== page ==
How Eating Sugar Before Bed Affects Your Sleep – The Alarming Truth

Eating Sugar Before Bed.
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Eating Sugar Before Bed

Sugar is a carbohydrate your body metabolises quickly, providing your cells with a quick energy source perfect as a pick-me-up. However, it also interrupts sleep when consumed too close to bedtime and in too great a quantity.

2016 study found that people with diets high in sugar have lower sleep quality and duration. A more recent 2022 study found a significant association between the consumption of added sugars and sleep quality.

The connection between sugar and sleep is simple: sugar increases restlessness and reduces sleep quality. It also makes falling and staying asleep more difficult, a particularly enlightening point for parents with giddy children.

The bottom line – eating sugar late at night overstimulates you, giving you energy. We recommend consuming sugar no more than three hours before bedtime so that your body can fully metabolise it and use the energy.

Why sugar is bad for sleep

When you consume sugar, your body metabolises it and turns it into energy, with the amount of energy proportional to the sugar consumed. Consuming more sugar extends the time it stays in your body up to several hours.

If you consume as little as a teaspoon of sugar up to an hour before bedtime, you will have an energy boost and stimulation while in bed.

It takes around an hour and a half for your body to burn through a teaspoon of sugar, so it is easy to see why sweets and chocolate keep you awake.

Eating Sugar Before Bed.

Sugar can disrupt your sleep in several ways, leading to a less restful night and potentially impacting your overall health. Here are some key reasons why:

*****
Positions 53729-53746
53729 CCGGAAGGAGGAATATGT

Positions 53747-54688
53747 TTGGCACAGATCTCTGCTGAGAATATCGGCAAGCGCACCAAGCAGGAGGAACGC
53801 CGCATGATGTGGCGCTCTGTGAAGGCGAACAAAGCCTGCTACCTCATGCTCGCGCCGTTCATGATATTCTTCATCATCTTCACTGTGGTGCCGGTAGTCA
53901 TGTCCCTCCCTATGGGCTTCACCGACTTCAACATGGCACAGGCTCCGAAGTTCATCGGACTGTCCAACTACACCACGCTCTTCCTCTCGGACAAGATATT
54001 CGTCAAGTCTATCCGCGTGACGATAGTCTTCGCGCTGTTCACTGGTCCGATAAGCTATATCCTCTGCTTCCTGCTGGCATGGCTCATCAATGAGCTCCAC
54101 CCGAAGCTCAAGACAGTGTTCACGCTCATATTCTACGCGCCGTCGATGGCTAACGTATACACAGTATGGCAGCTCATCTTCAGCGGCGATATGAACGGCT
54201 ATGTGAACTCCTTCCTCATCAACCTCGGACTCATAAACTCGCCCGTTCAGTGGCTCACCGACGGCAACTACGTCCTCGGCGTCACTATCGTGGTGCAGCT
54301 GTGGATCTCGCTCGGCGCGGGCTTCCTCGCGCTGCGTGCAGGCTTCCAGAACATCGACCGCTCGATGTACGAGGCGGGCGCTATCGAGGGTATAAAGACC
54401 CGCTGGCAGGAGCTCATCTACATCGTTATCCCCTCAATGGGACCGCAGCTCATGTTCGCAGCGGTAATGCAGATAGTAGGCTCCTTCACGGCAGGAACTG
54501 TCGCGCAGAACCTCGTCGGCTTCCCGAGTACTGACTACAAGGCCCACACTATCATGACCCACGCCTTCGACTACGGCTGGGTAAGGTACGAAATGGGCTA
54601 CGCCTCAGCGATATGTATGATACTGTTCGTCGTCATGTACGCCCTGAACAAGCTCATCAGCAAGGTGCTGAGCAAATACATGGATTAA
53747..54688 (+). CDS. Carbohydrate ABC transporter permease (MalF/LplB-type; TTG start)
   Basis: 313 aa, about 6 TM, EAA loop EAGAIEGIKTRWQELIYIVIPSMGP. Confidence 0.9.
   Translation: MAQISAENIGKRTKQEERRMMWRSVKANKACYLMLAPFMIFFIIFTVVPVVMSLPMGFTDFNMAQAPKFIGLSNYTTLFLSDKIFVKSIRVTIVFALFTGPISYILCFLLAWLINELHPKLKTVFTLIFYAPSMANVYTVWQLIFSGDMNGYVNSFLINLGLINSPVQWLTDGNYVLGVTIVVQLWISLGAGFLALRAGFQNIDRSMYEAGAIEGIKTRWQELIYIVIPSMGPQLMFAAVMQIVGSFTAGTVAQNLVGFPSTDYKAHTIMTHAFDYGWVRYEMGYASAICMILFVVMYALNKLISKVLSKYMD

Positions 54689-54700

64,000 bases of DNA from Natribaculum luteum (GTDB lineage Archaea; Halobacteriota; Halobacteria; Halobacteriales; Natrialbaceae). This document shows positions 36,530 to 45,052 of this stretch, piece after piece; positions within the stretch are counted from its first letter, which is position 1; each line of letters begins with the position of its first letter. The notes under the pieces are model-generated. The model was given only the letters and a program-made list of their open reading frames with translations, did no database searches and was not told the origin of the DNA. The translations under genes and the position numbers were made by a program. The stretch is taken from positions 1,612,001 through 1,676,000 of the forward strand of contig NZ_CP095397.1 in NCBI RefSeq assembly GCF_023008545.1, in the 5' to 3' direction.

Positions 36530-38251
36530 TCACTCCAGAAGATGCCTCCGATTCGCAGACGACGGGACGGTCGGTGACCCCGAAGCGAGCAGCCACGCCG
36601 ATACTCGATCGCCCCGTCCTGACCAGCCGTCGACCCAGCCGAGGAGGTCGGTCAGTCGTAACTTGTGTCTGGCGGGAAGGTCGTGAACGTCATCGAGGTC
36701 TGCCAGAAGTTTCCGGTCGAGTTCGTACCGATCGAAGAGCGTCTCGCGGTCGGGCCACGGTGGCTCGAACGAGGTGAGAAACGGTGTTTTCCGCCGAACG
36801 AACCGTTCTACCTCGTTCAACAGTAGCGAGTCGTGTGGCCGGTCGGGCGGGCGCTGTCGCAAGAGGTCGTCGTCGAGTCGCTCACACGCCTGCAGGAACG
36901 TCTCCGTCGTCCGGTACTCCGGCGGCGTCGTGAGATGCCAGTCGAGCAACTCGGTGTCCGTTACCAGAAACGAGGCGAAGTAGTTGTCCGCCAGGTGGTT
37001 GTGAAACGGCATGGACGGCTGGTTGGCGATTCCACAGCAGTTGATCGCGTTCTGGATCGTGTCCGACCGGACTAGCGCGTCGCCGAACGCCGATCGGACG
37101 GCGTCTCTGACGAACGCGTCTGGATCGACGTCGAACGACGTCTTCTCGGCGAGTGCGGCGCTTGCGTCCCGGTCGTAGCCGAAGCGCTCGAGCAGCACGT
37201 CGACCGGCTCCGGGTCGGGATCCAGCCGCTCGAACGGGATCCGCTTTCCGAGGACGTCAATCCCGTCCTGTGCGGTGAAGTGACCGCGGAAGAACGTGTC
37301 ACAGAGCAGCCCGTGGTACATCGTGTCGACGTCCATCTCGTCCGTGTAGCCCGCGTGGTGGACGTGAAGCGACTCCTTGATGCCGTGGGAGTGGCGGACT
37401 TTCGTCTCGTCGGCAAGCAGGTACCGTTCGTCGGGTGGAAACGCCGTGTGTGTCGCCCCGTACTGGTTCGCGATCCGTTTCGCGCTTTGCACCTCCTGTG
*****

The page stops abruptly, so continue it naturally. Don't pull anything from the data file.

Blood sugar fluctuations: Consuming sugar, especially processed foods and sugary drinks, can cause significant spikes and crashes in your blood sugar levels. This roller coaster effect disrupts your body’s natural processes and can lead to:

  • Hormonal imbalances: The fluctuations trigger the release of hormones like adrenaline, cortisol, and growth hormone, which can cause feelings of anxiety, restlessness, and hunger, making it difficult to fall asleep or stay asleep.
  • Energy crashes: The initial sugar high may make you feel drowsy, but as your blood sugar crashes, it can lead to a sudden drop in energy, waking you up in the night or leaving you feeling tired in the morning.

Inflammation: High sugar intake is linked to increased inflammation in the body. Chronic inflammation can disrupt sleep by impacting the nervous system and promoting the release of stress hormones that hinder sleep quality.

Gut health: Diets high in sugar can negatively affect the balance of good and bad bacteria in your gut. This imbalance has been linked to various health problems, including poor sleep quality.

Orexin levels: Research suggests that people who consume a lot of sugar tend to have lower levels of orexin, a chemical in the brain that promotes wakefulness. This deficiency can contribute to daytime fatigue but also make it harder to fall asleep at night.